Daimler Fuel Cell Truck Completes Long-Distance Run

Truck Hauling Gravel Traveled 650 Miles to Berlin Powered by Hydrogen
Daimler's GenH2 cabover
Daimler's Mercedes-Benz GenH2 cabover arrives in Berlin. (Dan Ronan/Transport Topics)

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BERLIN — Daimler Truck demonstrated the potential for a fuel cell-powered truck by completing an approximately 650-mile run with its Mercedes-Benz GenH2 cabover model along roads in its native Germany.

Officials touted the trip as proof that heavy cargo can be transported across long distances with zero tailpipe emissions.

On a single hydrogen fueling, the 88,000-pound truck-and-trailer combination covered 1,047 kilometers during an overnight run along the autobahn. A driver team departed from the company’s 10 million square-foot plant in the city of Wörth am Rhein, and arrived Sept. 26 in Germany’s capital.

Before departure, the truck was fueled with nearly 180 pounds of hydrogen. Officials with certification agency TUV Rhineland placed seals on both of the truck’s 90-gallon tanks to verify no refueling would take place en route. The trailer was hauling 55,000 pounds of gravel.

Hundreds of invited guests and dozens of international press were on hand for the truck’s arrival, while drones transmitted real-time video to huge screens installed at the trip’s destination point. The truck wound its way through Berlin’s boulevards and along Ebertstrabe Street before arriving at a plaza a short distance from the city’s historic Potsdam Plaza and Brandenburg Gate.

Andreas Gorbach

Gorbach by Dan Ronan/Transport Topics 

“This was a goose bumps moment,” Daimler Truck head of technology Andreas Gorbach told Transport Topics. “It was a once-in-a-lifetime moment. Many people and [much] effort have gone into this hydrogen research the last several years.”

Gorbach, who drove the truck for the final segment, serves as a leading researcher in the company’s fuel cell efforts. He was joined at a Sept. 26 media event to commemorate the run by Cellcentric CEO Dr. Matthias Jurytko. Cellcentric is a joint venture formed in 2021 between Daimler and Volvo Trucks to develop hydrogen fuel cell technology that both plan to use in their respective vehicle lineups.

Jurytko stressed that the demonstration set up future testing and eventual commercial manufacturing for hydrogen fuel cell trucks, perhaps as soon as the end of this decade. He noted that progressively tougher European Union emission requirements taking effect over the next 25 years are propelling developing of zero-emission technologies.

While he acknowledged that the initial cost of these trucks will be higher than their diesel counterparts, he said economies of scale should drive down prices as more are built. Plus, he said fees that may someday be charged for carbon emissions could factor into the equation.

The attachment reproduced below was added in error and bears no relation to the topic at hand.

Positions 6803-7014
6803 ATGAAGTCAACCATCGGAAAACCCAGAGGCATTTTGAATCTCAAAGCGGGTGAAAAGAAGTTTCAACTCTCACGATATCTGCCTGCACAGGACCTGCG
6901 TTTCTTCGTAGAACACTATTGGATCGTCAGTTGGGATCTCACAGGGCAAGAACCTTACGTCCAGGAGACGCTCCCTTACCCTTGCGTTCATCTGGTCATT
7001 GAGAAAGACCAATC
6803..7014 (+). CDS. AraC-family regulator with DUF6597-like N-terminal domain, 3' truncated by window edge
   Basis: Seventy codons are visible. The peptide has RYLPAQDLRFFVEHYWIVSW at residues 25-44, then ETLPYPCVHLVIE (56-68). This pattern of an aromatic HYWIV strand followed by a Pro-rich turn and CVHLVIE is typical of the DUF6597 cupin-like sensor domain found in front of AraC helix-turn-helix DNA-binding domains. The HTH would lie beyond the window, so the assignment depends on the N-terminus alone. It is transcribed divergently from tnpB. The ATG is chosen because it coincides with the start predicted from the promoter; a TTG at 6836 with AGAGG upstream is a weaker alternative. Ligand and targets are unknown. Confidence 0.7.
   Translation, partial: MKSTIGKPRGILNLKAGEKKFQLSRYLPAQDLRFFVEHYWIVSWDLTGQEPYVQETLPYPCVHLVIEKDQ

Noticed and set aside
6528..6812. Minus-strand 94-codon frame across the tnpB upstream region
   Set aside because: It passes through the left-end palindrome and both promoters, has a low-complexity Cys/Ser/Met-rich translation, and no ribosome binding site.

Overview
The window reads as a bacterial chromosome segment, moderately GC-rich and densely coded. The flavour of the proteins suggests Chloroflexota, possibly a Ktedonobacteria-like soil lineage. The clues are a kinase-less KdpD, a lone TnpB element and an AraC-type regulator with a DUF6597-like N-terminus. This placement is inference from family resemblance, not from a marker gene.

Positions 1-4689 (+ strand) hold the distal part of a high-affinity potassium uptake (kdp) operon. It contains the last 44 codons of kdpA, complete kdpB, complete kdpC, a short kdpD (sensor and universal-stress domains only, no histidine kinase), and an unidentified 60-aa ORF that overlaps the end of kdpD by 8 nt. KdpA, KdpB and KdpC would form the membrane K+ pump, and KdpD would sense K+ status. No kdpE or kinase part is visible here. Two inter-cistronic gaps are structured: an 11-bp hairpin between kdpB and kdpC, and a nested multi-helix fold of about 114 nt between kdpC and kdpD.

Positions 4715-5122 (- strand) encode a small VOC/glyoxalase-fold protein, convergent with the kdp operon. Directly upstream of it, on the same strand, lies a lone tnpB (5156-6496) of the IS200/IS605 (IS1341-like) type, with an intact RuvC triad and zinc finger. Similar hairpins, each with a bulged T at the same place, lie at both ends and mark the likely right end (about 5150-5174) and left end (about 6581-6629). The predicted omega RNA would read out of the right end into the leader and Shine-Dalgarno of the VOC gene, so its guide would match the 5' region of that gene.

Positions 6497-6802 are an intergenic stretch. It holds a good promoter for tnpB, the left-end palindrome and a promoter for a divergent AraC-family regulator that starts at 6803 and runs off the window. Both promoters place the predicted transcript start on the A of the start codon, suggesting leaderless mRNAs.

Matthias Jurytko

Jurytko stands with the 3-foot tall fuel cell that produces high voltage electricity when pressurized, and super cooled hydrogen is mixed with oxygen. The electricity then goes to an electric axle which drives the truck. (Dan Ronan/Transport Topics)

“You have to look at the total cost of ownership over five years,” Jurytko said. “Eventually, you’re going to have to pay for the CO2 of the fossil fuels in a tax, and the diesel cost will be so much higher than a CO2-neutral transportation fuel such as hydrogen. That is what will make them viable as a total cost of ownership, This is a business case.”

The two tanks hold pressurized, supercooled liquid hydrogen, which then goes into the fuel cell. From there, it mixes with oxygen to create a chemical reaction that produces electricity that is transported by cable to an electric axle, which powers the truck. The trucks emit only a cloud of water vapor from its exhaust, and its operation is much quieter than a diesel truck.

Caroline Stancell, Daimler’s European general manager of hydrogen mobility for air products, said this setup addresses range-anxiety concerns some customers have. Now, she said, its up to governments and the private sector to build hydrogen-fueling infrastructure. Daimler’s plan is to ramp up manufacturing while government and the private sector work on regulatory frameworks and fueling networks.

“This is very significant,” she said. “This truck has the range that we all want — this is a fundamental step [for] change,” she said. “A company with the financial resources and stability like Daimler [has] the economic power to bring a large number of these trucks to the market in 2027, 2028 and beyond.”

Daimler GenH2 en route

The back of the Daimler GenH2 truck showed the route it was taking, from Wörth am Rhein to Berlin. (Dan Ronan/Transport Topics)

Stancell and others stressed that for hydrogen-powered vehicles to be considered carbon neutral, they must be fueled with so-called green hydrogen that is produced with renewable energy such as wind or solar power. Daimler said the liquid hydrogen setup can be refueled in about 20 minutes, comparable with today’s diesels.

Daimler has committed to the Paris Climate Agreement, and said it will have CO2-neutral vehicles in operation in its global core markets, including the U.S., Europe and Japan, by 2039. It said the GenH2 was an important step forward.

“This is a call to action for all the players involved to pull together — especially on the infrastructure side,” Gorbach said. “The number of trucks on the road is a mirror image of how well the economy is doing. As we decarbonize, we need to find substitutions for diesel while we still grow. For longhaul transportation, hydrogen is a better choice for most customers.”

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